There he meets God—God in three persons: an African American woman, a Middle Eastern man dressed as a laborer (complete with jeans, plaid shirt, and tool belt), and an Asian woman dressed as a gardener, who seemed to fade in and out of visibility. Over the course of a weekend, the three interact with Mack and guide him through his pain into a remarkable vision of God’s presence and into a profound understanding of forgiveness that does not deny but rather overcomes evil. Mack experiences the love of God in a Trinitarian way.
Perhaps this is true for you as well, though you may never have thought of it this way.
Let me ask you this: “How do you know or experience God, the maker of heaven and earth? Many people are at the beach or mountains this weekend and they will have a powerful experience of God as the Creator. What do you think of when you pray to this God? Do you say “Father”? “Grandfather?” “Creator” “Parent” “Mother” “Almighty one” “The holy one” “the Awesome God”? There are so many ways to talk about the one who made the heaven and the earth.
I imagine there are more ways than you know to express your relationship with the Creator God.
Let me ask you another question: Is the relationship you have with the Creator God, the same or different when you think about Jesus? God in the flesh among us? When you think about praying through Jesus, do your prayers then lead you to think of God as a friend as a merciful one… as full of compassion?
How about the Holy Spirit? Does this lead you to think of God as your guide… your counselor… your advocate? Someone with you all the time. It did for the early Christians.
Trinity is how they came to put those relationships into words. One God, experienced in many ways.
This should not come as a surprise to us. Isn’t that true of us at a human level? We experience one another in different ways. Some of us with the same friends often have different experiences and relationships with the same person. Talk with one friend about another common friend and you can wonder if you are talking about the same person!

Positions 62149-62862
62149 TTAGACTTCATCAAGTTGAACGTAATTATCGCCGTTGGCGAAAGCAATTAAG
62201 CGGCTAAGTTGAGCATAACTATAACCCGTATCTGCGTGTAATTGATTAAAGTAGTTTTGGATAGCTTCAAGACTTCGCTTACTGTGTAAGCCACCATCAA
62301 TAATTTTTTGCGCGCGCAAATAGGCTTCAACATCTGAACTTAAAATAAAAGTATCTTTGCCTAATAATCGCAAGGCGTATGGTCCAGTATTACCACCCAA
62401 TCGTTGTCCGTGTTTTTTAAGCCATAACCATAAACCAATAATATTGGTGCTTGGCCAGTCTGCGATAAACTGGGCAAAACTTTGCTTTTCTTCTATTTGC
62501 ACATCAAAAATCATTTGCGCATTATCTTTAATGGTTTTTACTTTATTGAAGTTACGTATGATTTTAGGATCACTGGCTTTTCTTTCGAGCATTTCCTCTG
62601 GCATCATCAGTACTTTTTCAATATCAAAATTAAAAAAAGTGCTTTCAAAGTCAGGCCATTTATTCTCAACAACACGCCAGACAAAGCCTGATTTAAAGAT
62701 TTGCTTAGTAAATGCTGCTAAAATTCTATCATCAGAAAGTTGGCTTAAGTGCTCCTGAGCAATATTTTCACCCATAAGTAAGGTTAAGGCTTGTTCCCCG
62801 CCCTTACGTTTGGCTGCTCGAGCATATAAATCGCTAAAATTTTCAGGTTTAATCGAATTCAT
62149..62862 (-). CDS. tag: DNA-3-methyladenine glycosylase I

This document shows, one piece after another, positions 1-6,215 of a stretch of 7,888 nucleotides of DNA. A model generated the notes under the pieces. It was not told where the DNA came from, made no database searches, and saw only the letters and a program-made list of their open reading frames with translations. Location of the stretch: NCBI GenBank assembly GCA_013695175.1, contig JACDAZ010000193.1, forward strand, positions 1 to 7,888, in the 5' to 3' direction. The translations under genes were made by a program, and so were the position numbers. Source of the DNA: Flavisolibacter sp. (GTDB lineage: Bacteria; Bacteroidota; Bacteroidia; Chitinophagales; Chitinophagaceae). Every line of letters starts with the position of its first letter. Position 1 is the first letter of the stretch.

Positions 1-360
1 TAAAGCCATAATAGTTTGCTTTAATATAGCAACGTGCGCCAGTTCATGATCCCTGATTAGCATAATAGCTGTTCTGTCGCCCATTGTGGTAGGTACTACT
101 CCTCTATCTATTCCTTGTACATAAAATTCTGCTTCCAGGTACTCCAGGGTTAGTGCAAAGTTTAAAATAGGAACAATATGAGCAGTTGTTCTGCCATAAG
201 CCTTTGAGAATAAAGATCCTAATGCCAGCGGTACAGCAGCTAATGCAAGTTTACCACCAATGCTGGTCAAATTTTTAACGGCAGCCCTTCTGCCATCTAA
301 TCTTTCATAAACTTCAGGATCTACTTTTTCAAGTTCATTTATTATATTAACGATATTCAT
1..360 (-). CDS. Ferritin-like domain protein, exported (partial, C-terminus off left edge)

Some of us with brothers or sisters will have the same set of parents but vastly different experiences of our same parents. Why? Our relationships are different. How does one describe those relationships? They are complex!
How much harder with God! How does one describe a relationship with God?
Barbara Brown Taylor describes the challenge this way: “Believers throughout the centuries have tried to describe God, but very few have been satisfied with their descriptions. Their words turn out to be too frail to do the job…Whether our experience of God originates in the pages of scripture or in the events of our own lives, the best any of us has ever been able to do is simply confess what it is like when we are in the presence of God.
The problem is that it is rarely the same experience twice in a row. Some days God comes as a judge, walking through our lives wearing white gloves and exposing all the messes we have made.Other days, God comes as a shepherd, fending off our enemies and feeding us by hand. Some days God comes as a whirlwind who blows all our uncertainties away.
Other days God comes as a brooding hen who hides us in the shelter of her wings. Some days God comes as a dazzling monarch and other days as a silent servant. If we were to name all the ways God comes to us, the list would go on forever: God the teacher, the challenger, the helper, the stranger; God the lover, the adversary, the yes, the no.
God is many, which is at least one of the mysteries behind the doctrine of the Trinity. That faith statement is our confession that God comes to us in all kinds of ways, as different from one another as they can be.
The other mystery is that God is one. There cannot be a fierce God and a loving one, a God of the Old Testament and another of the New. When we experience God in contradictory ways, that is OUR problem, not God’s. We cannot solve it by driving wedges into the divine self. All we can do is decide whether or not to open ourselves up to a God whose freedom and imagination boggle our minds…”
So whether you fully understand the Trinity or not (you won’t) … whether you can ever make sense of a three person God or not… whether or not you can make the math work… know this simple truth:
The God of heaven, who created the earth… the God who lived among us in Christ and who still lives within us in the Spirit… This one God is a personal God, who (however you happen to understand or experience this God) wants to be in loving relationship with us.
All we can do, as Barbara Brown Taylor says, is to decide whether or not we want to be in a loving relationship with God. Amen.
 Insight from Fred Anderson, Madison Avenue Presbyterian Church